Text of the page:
Saturday, 22 December 2012

Natural History Museum, London.

The Natural History Museum, London, houses over 70 million items of botany, zoology, minerology, entemology and palaeontology, often described as a 'Cathedral of Nature'. It contains rare specimens, such as those collected by Darwin and several Dinosaur skeletons. It's research is also world-renown, specialising in taxonomy and conservation.
It all started in 1753 when Sir Hans Sloane, a physician and collector of natural curiosities, left his collection to the state. They were held in the British Museum, until, after more additions, they were given their own home in the Waterhouse Building, designed by Liverpool architect Alfred Waterhouse. 
Since then, a Geological Museum, Darwin House (containing tens of millions of preserved specimens) and an Attenborough Studio (a high-tech audio-visual venue which also holds talks and lectures) have been added.
Admission is free, although entrance to some exhibitions may require a fee.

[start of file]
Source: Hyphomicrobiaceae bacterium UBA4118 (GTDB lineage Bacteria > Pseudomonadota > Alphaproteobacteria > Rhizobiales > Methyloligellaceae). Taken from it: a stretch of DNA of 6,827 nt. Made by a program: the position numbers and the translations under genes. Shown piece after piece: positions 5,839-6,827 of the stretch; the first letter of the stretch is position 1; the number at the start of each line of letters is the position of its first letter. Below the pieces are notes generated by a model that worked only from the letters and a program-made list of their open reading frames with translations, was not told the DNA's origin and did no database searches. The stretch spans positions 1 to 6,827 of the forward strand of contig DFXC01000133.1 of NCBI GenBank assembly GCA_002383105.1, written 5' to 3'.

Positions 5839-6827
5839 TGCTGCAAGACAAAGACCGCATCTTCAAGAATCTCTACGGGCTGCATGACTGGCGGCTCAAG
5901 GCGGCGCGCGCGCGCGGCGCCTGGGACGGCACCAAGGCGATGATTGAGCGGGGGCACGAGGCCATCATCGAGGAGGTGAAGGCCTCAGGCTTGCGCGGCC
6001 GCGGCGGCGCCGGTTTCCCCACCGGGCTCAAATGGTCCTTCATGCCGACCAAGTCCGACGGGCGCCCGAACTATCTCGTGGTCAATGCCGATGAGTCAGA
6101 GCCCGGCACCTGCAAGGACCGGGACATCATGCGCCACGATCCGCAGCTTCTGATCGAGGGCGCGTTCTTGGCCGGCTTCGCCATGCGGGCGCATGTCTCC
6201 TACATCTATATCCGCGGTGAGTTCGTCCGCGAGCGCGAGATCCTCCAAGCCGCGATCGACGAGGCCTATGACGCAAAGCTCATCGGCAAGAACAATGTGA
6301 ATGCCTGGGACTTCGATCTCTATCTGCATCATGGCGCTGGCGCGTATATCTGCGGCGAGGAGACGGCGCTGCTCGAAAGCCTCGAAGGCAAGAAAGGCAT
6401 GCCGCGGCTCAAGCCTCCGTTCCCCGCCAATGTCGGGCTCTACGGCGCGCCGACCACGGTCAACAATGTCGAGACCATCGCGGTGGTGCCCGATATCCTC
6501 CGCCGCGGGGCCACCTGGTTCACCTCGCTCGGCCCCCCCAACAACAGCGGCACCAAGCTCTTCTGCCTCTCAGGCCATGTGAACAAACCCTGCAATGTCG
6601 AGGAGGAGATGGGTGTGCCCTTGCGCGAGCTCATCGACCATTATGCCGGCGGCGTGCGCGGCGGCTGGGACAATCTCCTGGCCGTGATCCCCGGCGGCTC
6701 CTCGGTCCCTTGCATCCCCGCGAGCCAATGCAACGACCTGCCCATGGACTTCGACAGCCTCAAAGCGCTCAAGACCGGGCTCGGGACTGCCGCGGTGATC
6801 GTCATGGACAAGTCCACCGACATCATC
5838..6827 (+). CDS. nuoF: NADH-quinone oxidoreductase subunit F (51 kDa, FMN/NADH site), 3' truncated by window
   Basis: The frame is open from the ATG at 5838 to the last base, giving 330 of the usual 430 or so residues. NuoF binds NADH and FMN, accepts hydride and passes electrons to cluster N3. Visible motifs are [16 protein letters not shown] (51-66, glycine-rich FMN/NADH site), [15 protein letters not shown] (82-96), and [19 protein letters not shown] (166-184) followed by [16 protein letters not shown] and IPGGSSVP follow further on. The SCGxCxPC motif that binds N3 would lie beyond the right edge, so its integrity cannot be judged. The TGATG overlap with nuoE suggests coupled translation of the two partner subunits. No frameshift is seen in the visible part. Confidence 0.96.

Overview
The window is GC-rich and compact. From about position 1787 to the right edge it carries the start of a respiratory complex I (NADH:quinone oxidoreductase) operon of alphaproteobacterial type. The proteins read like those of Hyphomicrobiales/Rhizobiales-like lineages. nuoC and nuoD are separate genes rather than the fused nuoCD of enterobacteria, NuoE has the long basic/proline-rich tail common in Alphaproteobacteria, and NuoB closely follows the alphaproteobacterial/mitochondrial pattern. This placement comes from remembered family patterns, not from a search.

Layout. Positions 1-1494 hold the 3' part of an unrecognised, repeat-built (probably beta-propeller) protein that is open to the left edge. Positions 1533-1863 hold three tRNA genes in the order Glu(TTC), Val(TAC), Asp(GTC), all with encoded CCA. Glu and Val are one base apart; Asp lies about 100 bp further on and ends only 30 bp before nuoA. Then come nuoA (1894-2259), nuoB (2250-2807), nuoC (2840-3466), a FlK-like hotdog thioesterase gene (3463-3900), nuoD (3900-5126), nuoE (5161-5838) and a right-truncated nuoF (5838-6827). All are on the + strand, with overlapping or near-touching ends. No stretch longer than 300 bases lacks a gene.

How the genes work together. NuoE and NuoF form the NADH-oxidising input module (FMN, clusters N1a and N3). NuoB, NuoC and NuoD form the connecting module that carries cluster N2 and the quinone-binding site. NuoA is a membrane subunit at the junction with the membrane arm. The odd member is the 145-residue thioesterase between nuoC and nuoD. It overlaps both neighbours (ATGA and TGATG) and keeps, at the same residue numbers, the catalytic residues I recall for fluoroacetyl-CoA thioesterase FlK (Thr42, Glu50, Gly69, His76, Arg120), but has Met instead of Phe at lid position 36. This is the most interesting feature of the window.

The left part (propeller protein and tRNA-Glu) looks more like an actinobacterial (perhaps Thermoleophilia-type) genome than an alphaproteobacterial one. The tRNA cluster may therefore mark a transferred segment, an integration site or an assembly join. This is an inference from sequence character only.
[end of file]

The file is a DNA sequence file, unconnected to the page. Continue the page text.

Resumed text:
Saturday, 15 December 2012

Tower Bridge, London.

Completed in 1894, Tower bridge (named due to it's proximity to the Tower of London) has become one the the most iconic London landmarks to date. The 801 ft suspension bridge crosses over the River Thames allowing both pedestrians and traffic to cross and can be raised to allow ships to pass. For a fee, you can visit the inside of the towers (Tower Bridge Exhibition) and discover more of the history of the bridge.

Wednesday, 12 December 2012

The Shard, London.

This 309.6m, 95-storey sky scraper, completed this year, is the tallest building in the European Union and 2nd tallest in Europe. It boasts a 5-storey viewing deck from the 68th-72nd floor, office space, a hotel, restaurants and a spa.
Made with 11,000 panes of glass, the building reflects the sky above, the appearance changing with the weather and the seasons.

Tuesday, 11 December 2012

Hofgarten, Munich.

The Hofgarten in Munich was built from 1613-1617 by Maximilian I as an Italian style renaissance garden. After being destroyed in WWII, it was rebuilt with a more modern twist. On the east of the garden is the Bavarian Staatskanzlei (State chancellery - above), whilst a pavilion (Below) for the Goddess Diana (a Goddess associated with animals and woodland), built in 1615, can be found in the centre with a path leading from each of its 8 arches. In the north east of the garden is a granite memorial to White Rose group, a group of people who staged non-violent campaigns against Hitler's regime and were executed as a result.

Monday, 10 December 2012

HMS Belfast, London, England.

HMS Belfast was completed in 1936, being designed for the protection of trade and offensive attack.